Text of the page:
Vote was 5-2: 'That's not how separation of powers work'
(Update: Adding video, councilors' vote, councilor, city staff discussion)
BEND, Ore. (KTVZ) -- Bend city councilors voted 5-2 Wednesday night to reject two colleagues' proposal to forbid the city spending any money to enforce Gov. Kate Brown's new restrictions on faith-based gatherings, agreeing with the city attorney that constitutional interpretations are best left to the courts.
In a brief news release Wednesday morning, Councilors Bill Moseley and Justin Livingston, now in their last month in office, said they would introduce a resolution that stated: "The City of Bend shall not use city monies, equipment, or personnel for the purpose of enforcing pandemic health policies, which single out and discriminate against faith-based organizations or members thereof."
They said they "believe the timing of passing this resolution immediately is important," due to last week's U.S. Supreme Court 5-4 ruling barring restrictions on religious services in New York that Gov. Andrew M. Cuomo had imposed to combat the coronavirus.
They also noted Gov. Kate Brown's current statewide "freeze" and her new metrics that are to be implemented Thursday that the councilors said treat religious institutions differently from other sectors."
"So right now, under the governor's order for instance, my church would be capped at 100 people," Moseley told NewsChannel 21. "But if it were the same-sized shopping mall, it would be 625 people that would be allowed."
"So people are being singled out because they're praying inside, instead of shopping. And that's just not allowed under our Constitution," Moseley added.
Under the new state framework taking effect Thursday, faith institutions and funeral homes in the 25 of 36 counties deemed at "extreme risk" due to COVID-19 cases can have 25% of full occupancy indoors, or 100 people total, whichever is smaller. They can have an outdoor capacity of 150 people, and all services are limited to one hour.
But Mayor Sally Russell noted that the proposed resolution didn't go through the council's process to get on the agenda, so instead, the pair offered their motion toward the end of the night, during the section of the agenda called "council action and reports."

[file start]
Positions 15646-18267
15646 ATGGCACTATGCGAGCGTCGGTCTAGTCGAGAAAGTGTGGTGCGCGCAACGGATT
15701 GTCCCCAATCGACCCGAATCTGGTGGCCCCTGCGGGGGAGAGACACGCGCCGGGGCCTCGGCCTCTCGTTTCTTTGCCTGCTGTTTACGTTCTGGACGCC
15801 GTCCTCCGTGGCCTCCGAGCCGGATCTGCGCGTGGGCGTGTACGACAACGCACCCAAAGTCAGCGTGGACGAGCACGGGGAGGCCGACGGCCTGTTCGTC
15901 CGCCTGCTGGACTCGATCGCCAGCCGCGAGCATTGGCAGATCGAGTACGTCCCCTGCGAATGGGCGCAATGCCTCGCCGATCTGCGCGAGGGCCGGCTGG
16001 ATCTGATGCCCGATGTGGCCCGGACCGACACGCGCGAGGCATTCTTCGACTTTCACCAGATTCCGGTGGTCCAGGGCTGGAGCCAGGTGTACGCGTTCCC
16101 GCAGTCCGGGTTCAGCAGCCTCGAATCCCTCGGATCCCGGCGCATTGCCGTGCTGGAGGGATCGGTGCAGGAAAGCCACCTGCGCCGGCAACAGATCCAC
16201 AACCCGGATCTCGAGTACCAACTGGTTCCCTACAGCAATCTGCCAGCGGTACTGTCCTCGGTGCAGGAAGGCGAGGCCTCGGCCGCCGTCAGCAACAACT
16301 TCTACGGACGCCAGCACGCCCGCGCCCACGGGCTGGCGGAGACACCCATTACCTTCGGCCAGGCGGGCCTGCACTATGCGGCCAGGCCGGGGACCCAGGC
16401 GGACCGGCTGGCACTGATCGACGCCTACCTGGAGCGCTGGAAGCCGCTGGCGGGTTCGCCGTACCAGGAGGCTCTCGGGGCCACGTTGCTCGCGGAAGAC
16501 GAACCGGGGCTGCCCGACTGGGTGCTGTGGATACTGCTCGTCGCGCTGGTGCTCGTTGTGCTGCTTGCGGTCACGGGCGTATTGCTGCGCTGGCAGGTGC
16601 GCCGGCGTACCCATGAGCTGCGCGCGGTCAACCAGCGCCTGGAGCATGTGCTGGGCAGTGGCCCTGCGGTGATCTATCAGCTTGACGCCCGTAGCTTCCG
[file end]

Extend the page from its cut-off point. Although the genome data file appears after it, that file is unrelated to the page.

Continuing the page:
City Attorney Mary Winters set the stage, saying she didn't want to get into "a big legal discussion," but instead lay out concerns about councilors stepping into the typically judicial role of interpreting the First Amendment's right to free exercise of religion.
She noted that the Supreme Court's closely watched decision granted a temporary injunction but focused on the specifics of the New York case, where the governor's order was "extremely strict," with caps of only 10 or 25 people, even in churches that could hold 1,000 people. "That seemed highly unreasonable to the majority," Winters said.
The court also compared to the much less restrictive rules for secular businesses, finding it discriminatory when many businesses were allowed to be completely open, and schools as well -- "not the same factual situation."
Winters said city attorneys advise counselors on issues of concern such as panhandling, and present court rulings that closely mirror the proposed action.
"What we don't do is to not follow a state law or state order," she said. "That is something we have not done. We would be very concerned if the city council, as a legislative body, wants to state making constitutional interpretations on its own. That's what should go through the courts."
Moseley said his motion focused on "expenditure of money. If that's not the very definition of policy-setting, I don't know what is."